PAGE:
Landsat-8: how not to plan a mission (Part 2: the sensors)

In my previous post I described the difficult process that led to the launch of Landsat-8. Here I will comment on the two sensors, the Operational Land Imager (OLI) and Thermal Infrared Sensor (TIRS), that comprise the sensor package on the Landsat-8 (L8) platform. This post will come across as highly critical, in some ways it is. I do want to point out though, at the start, that I appreciate the work of NASA and the USGS in securing the future of the Landsat programme: a program of global importance. In fact the programme has been so chaotic and ad hc that the Space Studies Board argued that it should not been seen as a programme at all.

Irons and colleagues described the evolution of L8 starting with the Land Remote Sensing Policy Act of 1992. They pointed out that TIRS was developed in less than 3 years, leading to compromises. For example, the spatial resolution of TIRS data was worse than that of the thermal band of Landsat-7 ETM+: 100 m rather than 60 m. They deflect concerns by arguing that 100 m is sufficient for water measurements in the large fields of the midwest.  Here it is important to comment that L8 is a US satellite, designed primarily to meet US needs. BUT, the US claims leadership in space and Earth Observation,as explicitly expressed in the Land Remote Sensing Policy Act. It is therefore appropriate to review the L8 platform from an international perspective.

Image: USGS.
Comparison of Landsat-7 and Landsat-8 spectral bands.

TIRS: hurried and it shows

So we know that TIRS data has worse spatial resolution than ETM+ thermal imagery. However, TIRS does offer two bands in the thermal infrared, rather than one that ETM+ offered. TIRS out performs ETM+ in other ways. Data are transmitted at 12 rather than 8 bits leading to higher nominal radiometric resolution. TIRS saturates at 360-365 K as opposed to ETM+’s 345 K.  The noise performance is significantly better on TIRS. However, currently USGS is advising against using band 11 of TIRS due to calibration issues.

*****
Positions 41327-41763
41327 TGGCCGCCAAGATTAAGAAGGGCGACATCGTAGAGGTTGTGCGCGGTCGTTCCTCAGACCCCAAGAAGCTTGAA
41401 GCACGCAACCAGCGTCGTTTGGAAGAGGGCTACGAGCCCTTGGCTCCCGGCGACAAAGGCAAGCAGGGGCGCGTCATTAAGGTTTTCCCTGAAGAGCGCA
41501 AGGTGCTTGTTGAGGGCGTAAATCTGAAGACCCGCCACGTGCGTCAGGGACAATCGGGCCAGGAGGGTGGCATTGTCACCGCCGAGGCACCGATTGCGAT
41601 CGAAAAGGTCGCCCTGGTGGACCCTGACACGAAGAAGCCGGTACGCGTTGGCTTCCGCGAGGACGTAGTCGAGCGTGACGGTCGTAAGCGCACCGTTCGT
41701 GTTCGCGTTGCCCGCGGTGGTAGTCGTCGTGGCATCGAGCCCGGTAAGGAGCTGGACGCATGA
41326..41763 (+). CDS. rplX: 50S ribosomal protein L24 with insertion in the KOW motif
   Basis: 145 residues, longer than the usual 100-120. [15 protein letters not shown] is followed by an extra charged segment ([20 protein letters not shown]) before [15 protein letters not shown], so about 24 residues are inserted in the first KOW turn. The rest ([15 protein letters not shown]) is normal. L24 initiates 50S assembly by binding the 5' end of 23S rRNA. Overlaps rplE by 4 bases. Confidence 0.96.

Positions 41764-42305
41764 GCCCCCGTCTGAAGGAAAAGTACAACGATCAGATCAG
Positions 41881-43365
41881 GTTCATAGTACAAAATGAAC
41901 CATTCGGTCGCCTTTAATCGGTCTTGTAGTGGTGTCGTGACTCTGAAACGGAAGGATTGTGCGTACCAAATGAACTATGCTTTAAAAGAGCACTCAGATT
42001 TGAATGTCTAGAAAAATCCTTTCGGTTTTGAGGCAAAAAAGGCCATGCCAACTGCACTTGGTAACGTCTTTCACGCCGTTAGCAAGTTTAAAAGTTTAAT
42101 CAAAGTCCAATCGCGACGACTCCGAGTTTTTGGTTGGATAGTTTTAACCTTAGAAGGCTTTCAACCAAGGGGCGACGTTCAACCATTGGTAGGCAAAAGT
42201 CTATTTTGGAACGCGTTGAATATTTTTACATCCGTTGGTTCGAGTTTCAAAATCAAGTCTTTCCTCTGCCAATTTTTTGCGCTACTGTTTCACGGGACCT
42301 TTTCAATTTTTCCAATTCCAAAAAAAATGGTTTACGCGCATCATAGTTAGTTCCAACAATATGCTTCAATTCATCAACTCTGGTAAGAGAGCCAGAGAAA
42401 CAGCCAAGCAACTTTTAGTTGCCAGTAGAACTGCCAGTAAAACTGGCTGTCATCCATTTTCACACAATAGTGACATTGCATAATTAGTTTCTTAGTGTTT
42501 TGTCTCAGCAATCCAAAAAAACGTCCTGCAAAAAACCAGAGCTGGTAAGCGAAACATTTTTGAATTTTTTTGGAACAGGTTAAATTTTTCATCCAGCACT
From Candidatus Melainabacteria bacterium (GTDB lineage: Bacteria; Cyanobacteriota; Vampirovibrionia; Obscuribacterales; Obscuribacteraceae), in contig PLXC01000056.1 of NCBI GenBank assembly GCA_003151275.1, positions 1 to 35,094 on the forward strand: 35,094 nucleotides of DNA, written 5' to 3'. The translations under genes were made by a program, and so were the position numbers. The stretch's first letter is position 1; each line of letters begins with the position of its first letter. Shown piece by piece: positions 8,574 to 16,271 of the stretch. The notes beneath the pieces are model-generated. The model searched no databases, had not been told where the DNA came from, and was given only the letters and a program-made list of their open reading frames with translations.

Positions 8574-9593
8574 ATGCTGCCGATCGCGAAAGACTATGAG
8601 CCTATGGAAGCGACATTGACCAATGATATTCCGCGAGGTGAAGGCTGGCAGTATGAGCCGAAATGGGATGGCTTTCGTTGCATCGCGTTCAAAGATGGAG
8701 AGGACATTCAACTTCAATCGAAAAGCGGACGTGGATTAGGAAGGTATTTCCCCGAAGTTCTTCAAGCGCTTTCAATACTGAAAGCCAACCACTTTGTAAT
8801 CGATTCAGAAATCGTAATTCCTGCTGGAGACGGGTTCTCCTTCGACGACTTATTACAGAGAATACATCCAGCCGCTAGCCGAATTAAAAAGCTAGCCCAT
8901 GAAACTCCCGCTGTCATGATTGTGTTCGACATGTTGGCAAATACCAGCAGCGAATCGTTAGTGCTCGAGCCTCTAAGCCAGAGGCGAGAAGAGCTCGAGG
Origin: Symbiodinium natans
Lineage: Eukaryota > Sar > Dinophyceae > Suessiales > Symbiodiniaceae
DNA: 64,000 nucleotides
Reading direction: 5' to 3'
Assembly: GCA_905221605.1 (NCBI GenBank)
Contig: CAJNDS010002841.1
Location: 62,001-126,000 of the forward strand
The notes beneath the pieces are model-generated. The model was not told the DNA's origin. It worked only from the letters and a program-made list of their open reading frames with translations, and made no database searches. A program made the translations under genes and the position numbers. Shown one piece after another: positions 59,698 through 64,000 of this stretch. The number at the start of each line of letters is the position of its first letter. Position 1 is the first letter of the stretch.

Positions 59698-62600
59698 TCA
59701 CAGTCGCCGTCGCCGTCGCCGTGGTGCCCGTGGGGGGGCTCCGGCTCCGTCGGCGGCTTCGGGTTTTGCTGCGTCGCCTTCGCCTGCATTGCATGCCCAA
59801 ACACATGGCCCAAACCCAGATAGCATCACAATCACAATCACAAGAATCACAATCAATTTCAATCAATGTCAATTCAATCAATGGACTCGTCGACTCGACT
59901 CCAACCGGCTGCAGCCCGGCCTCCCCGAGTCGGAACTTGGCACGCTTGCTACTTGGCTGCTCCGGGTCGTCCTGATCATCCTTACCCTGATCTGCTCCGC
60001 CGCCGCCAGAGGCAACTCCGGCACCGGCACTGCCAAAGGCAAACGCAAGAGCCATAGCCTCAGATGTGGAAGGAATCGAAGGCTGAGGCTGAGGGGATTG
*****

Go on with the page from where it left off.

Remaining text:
TIRS however does not outperform other missions. The HyspIRI mission plan calls for four thermal bands saturating at 500 K; signifcantly better than TIRS. The HyspIRI thermal data will be collected over a wider swath, reducing revisit times. The Space Studies Board study of future land imaging calls fr reduced revisit times by using wider swaths and satellite constellations. 16 day revisit times are no longer considered sufficient for many applications, including operational soil moisture mapping. Wild fire and volcano monitoring would also benefit from higher temporal resolution.  A 2009 review by Mary Pagnutti suggests many applications require revisit times of less than a week and a GSD of better than 100 m. Like the Space Studies Board she argues that leveraging small Low Earth Orbit satellite constellations increases revisit times. The SSB also argue that constellations improve system robustness.

But it is hard to discuss TIRS without returning to the biggest compromise made to include it on the L8 platform: the design life. A three year design life is simply hard to defend. If the argument for a thermal sensor was so convincing, then surely TIRS will be still needed after 2016?  I wonder if a better, off the shelf solution to TIRS rapid development, could not have been attempted. A better option would have been  to develop two small TIRS sensors, launched after the L8 platform flying in constellation. Such a configuration would reflect the design recommendations of the SSB and Pagnutti and would secure thermal imaging beyond 2016.

OLI: not bad, could be better